history is filled with stories of heroism and dedication to duty.
During those dark days of the Texas Revolution many men came forward
and represented themselves well in the war with Mexico. When we think
of those times, the names Travis, Houston,
and Crockett quickly come to mind. There were many others, however,
who were just as important to the Texas cause.
One of those was Erastus "Deaf" Smith. If he was around today we might
call him, a "Yankee." You see, Deaf was from New York state — but
there was none more dedicated in the Texas fight for freedom than
this man. Although he lost his hearing due to a disease at the age
of 11, Smith never seemed to let this impairment stop him from serving
the people of Texas.
Deaf Smith settled near San
Antonio in 1821. He married a Mexican widow, Guadalupe Ruiz Durán,
in 1822. The couple had four children, all daughters. In 1825, Smith
moved to DeWitt's colony and settled on land about a mile west of
to “The Handbook of Texas,” Gonzales
was considered the first American settlement west of the Colorado
River at that time.
the outbreak of the Texas Revolution, Smith's loyalties were apparently
divided. He considered himself a Mexican citizen and he had a great
love for the Mexican people. Some say that he joined the Texans only
because a Mexican sentry refused to allow him to enter San
Antonio to visit his family. The town was under siege by Stephen
F. Austin's army at the time and, in his anger, Smith joined that
group. The Texans were, no doubt, glad to have him.
It seems that the Mexican citizens of San
Antonio had a fondness for Deaf Smith. They probably kept him
well informed of the temperament and ability of the soldiers defending
the city. He reported that the troops of Gen. Martin Perfecto de Cos
were "disaffected to the cause they are serving." Because of his steady
source of information and his detailed reports, Deaf Smith soon became
know as the number one spy for the Texas army.
December 8, 1835, Deaf Smith guided the Texas troops into San
Antonio. He was shot on that day while on the rooftop of the Veramendi
Palace. Ben Milam was killed
at the door of that structure at about the same time. Although Smith
was severely wounded, he remained with the army. According to his
leaders, Smith was "well known to the army for his vigilance and meritorious
acts." They also said that his services as a spy could not be equaled
After he recovered from his wounds, Deaf Smith became a messenger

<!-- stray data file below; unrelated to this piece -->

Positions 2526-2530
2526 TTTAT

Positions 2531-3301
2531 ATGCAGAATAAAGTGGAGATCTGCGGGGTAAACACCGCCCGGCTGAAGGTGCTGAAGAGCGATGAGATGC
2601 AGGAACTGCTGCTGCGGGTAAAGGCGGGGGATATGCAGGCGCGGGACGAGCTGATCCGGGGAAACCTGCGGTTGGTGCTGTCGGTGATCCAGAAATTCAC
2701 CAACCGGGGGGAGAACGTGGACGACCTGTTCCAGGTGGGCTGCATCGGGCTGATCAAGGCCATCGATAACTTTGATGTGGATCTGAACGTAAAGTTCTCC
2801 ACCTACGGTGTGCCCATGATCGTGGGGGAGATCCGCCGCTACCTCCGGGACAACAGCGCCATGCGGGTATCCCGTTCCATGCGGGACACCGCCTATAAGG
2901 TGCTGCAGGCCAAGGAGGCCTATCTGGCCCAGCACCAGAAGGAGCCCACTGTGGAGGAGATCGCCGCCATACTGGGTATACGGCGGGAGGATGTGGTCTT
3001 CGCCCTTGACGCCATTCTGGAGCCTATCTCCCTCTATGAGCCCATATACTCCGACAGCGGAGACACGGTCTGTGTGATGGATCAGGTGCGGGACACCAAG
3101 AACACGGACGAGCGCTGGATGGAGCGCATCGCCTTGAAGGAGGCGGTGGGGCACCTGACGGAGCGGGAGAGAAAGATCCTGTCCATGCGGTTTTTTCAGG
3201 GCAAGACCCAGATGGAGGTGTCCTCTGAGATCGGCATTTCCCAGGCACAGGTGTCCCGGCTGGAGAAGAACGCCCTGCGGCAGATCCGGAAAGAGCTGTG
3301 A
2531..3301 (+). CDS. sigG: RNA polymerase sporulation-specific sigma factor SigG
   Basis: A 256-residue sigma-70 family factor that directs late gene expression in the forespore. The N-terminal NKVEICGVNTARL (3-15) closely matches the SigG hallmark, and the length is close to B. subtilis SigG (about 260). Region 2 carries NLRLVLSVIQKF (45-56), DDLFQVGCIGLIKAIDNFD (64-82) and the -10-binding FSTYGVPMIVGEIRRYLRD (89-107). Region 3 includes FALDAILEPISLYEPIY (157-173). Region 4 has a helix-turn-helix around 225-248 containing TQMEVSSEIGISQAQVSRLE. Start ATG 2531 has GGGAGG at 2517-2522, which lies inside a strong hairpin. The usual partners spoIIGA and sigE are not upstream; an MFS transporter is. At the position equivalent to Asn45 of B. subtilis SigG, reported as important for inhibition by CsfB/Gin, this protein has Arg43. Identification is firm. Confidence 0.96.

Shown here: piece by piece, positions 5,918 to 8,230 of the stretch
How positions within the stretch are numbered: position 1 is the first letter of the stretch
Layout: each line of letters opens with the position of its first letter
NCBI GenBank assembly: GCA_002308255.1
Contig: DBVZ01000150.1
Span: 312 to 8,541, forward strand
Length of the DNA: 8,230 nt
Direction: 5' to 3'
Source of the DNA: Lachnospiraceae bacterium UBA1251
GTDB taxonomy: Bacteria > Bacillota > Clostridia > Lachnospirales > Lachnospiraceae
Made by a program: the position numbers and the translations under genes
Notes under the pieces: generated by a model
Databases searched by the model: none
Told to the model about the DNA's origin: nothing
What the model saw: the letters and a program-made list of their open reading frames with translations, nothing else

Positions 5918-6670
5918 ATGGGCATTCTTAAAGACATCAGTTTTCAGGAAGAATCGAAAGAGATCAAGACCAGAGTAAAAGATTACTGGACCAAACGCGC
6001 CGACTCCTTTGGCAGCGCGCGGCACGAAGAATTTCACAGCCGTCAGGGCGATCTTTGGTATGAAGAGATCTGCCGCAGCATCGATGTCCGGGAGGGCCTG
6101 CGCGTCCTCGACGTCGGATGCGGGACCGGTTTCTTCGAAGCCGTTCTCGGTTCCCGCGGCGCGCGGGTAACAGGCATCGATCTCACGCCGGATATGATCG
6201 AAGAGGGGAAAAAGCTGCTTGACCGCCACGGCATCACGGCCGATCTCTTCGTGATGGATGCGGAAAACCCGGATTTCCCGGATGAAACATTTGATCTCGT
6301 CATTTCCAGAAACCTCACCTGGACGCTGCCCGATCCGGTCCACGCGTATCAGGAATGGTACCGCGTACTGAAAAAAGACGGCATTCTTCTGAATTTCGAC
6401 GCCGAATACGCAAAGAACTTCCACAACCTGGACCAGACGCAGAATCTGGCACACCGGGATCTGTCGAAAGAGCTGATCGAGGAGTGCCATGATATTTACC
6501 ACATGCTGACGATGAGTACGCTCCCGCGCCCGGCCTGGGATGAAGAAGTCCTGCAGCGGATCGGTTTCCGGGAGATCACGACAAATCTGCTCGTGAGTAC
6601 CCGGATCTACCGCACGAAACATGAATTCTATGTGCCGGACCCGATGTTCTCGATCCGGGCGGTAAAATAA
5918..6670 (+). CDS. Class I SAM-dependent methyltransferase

for William B. Travis at the Alamo.
Travis called Smith, "The bravest of the brave in the cause of Texas."
Smith was away from the Alamo
delivering letters from Travis to Sam
Houston when the Mexican army made its final assault.
Smith back to San Antonio
to learn the status of the garrison there. It is obvious just how
much Houston trusted
the ability of Deaf Smith. In a report to Thomas Jefferson Rusk, Houston
wrote: "If living, [Smith] will return with the truth and all important
news." Smith did return to Gonzales
with some of the Alamo survivors — these included Susanna
Dickinson and her baby daughter, Angelina.
of San Jacinto, Deaf Smith again performed his duty without regard
for his personal safety. He captured a Mexican courier who was carrying
important dispatches for Gen. Santa Anna. These documents gave Houston
information on the strength of the enemy and when Santa Anna might
be reinforced. On April 21, 1836, Smith was ordered by Houston
to destroy Vince's Bridge and cut off any hope of escape by the Mexican
army (or anyone else).
Deaf Smith's service to Texas went far and beyond the call of duty.
While he was at San Jacinto, his family was living in Columbia,
Texas. The war had left them penniless. On November 11, 1836,
the Texas Congress granted Smith the property of Ramón Músquiz on
the northeast corner of San
Antonio's Military Plaza as a reward for his service to the army.
Nevertheless, Smith and his family remained in Columbia.
he resigned his commission in the army, Smith went on to organize
and command a company of Texas Rangers. On February 17, 1837, this
group defeated a band of Mexicans at Laredo.
This was to be Deaf Smith's final battle. He left the rangers and
moved to Richmond,
Texas. He died there, at the home of Randal Jones, on November
Sam Houston was
devastated at the passing of Smith. In a letter written to Anna Raguet,
"My friend Deaf Smith, and my stay in darkest hour, is no more!!!
A man, more brave, and honest never lived. His soul is with God, but
his fame and his family, must command the care of his country!"
I don't believe Erastus (Deaf) Smith was a man who really sought fame.
He apparently had a great love for his family and country. I wonder
if the course of Texas history would have been different — if that
Mexican sentry had allowed him to visit his family during the siege
of San Antonio.
Smith Centennial Marker at the entrance to the Lake Casa Blanca International
State Park in Laredo
Photo courtesy Barclay
Gibson, September 2011